November is Native American Heritage Month, an opportunity to learn, celebrate, and honor the rich and diverse cultures, traditions, and history of Indigenous people across America. We acknowledge the important contributions of Native people.
Native American Heritage Month started as a one-day "American Indian Day" celebration in New York, May 1916. Red Fox James, from Blackfoot Nation, rode horseback from state to state to gather endorsements to put in place a day to honor Native Americans. This has evolved today designating November as Native American Heritage month.
As of 2021, there are 347 federally recognized tribes within the contiguous 48 states and 227 federally recognized Tribal entities within the state of Alaska. This constitutes the 574 federally recognized Native Tribes of the United States. Approximately 175 indigenous languages remain today.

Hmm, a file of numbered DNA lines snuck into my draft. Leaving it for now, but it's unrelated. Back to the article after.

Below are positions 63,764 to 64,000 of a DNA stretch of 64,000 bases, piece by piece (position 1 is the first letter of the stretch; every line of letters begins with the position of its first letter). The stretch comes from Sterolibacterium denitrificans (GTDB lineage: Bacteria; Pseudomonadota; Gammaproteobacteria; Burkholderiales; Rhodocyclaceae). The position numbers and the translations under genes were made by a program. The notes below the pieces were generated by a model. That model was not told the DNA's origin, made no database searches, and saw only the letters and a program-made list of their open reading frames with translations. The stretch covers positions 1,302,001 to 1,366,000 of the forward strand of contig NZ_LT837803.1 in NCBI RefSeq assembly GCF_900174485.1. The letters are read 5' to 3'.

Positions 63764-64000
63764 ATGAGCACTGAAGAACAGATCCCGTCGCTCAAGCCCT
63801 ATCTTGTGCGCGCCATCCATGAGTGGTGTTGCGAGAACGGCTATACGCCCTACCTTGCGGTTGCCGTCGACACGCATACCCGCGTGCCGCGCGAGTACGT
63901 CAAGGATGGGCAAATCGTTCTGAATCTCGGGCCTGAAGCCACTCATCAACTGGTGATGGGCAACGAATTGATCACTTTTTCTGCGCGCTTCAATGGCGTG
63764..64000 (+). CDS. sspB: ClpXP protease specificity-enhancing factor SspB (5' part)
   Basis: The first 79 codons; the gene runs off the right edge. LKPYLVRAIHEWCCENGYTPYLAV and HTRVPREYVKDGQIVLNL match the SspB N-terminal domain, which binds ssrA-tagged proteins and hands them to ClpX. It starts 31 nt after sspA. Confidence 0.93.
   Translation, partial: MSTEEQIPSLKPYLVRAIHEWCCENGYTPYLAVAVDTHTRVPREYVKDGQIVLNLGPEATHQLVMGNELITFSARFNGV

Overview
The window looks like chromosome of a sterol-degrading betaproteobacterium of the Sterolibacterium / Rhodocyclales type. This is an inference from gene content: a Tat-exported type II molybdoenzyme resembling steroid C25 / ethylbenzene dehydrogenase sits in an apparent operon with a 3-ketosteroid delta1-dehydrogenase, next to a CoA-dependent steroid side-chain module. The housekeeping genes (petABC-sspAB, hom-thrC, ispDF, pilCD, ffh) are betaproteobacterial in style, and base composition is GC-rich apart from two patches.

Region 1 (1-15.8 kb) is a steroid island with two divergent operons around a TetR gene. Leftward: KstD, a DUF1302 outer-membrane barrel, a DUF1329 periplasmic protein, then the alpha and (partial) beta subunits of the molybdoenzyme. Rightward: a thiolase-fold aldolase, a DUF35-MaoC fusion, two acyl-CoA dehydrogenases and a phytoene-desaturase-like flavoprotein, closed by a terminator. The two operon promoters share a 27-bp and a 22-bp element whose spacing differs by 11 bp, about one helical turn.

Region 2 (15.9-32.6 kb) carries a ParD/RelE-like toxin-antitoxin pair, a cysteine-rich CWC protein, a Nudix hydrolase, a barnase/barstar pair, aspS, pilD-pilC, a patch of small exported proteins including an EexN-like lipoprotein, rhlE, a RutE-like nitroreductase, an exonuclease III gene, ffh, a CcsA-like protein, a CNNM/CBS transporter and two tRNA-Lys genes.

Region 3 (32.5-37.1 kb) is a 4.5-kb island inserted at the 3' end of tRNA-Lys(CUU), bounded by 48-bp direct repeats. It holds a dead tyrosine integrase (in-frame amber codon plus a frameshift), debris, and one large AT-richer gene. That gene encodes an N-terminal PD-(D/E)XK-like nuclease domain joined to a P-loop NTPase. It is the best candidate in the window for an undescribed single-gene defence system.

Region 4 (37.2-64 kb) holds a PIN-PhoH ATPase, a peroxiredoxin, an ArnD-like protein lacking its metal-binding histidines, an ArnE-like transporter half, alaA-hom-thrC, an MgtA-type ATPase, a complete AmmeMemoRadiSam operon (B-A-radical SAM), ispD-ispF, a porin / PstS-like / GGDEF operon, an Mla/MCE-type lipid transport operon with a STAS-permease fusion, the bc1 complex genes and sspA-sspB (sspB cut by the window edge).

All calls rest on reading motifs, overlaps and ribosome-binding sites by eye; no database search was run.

What is politically correct? Native American and Indigenous are more respectful and preferred terms because, American Native or Indian can hold oppressive and racist undertones. However, many Indigenous also prefer to be addressed by tribal affiliation, Indigenous community, or nation of people, such as Diné (Navajo), Alaska Native, etc.
Here are ways to increase awareness and self educate about the diversity of Native Americans in the past and present. Take a moment to explore the Native American history in your local area. Read up on Native American history. Discover Indigenous artists and their work. Venture out to a Native American museum. Check out a Powwow event. Enjoy the music and sounds of Indigenous musicians and songwriters.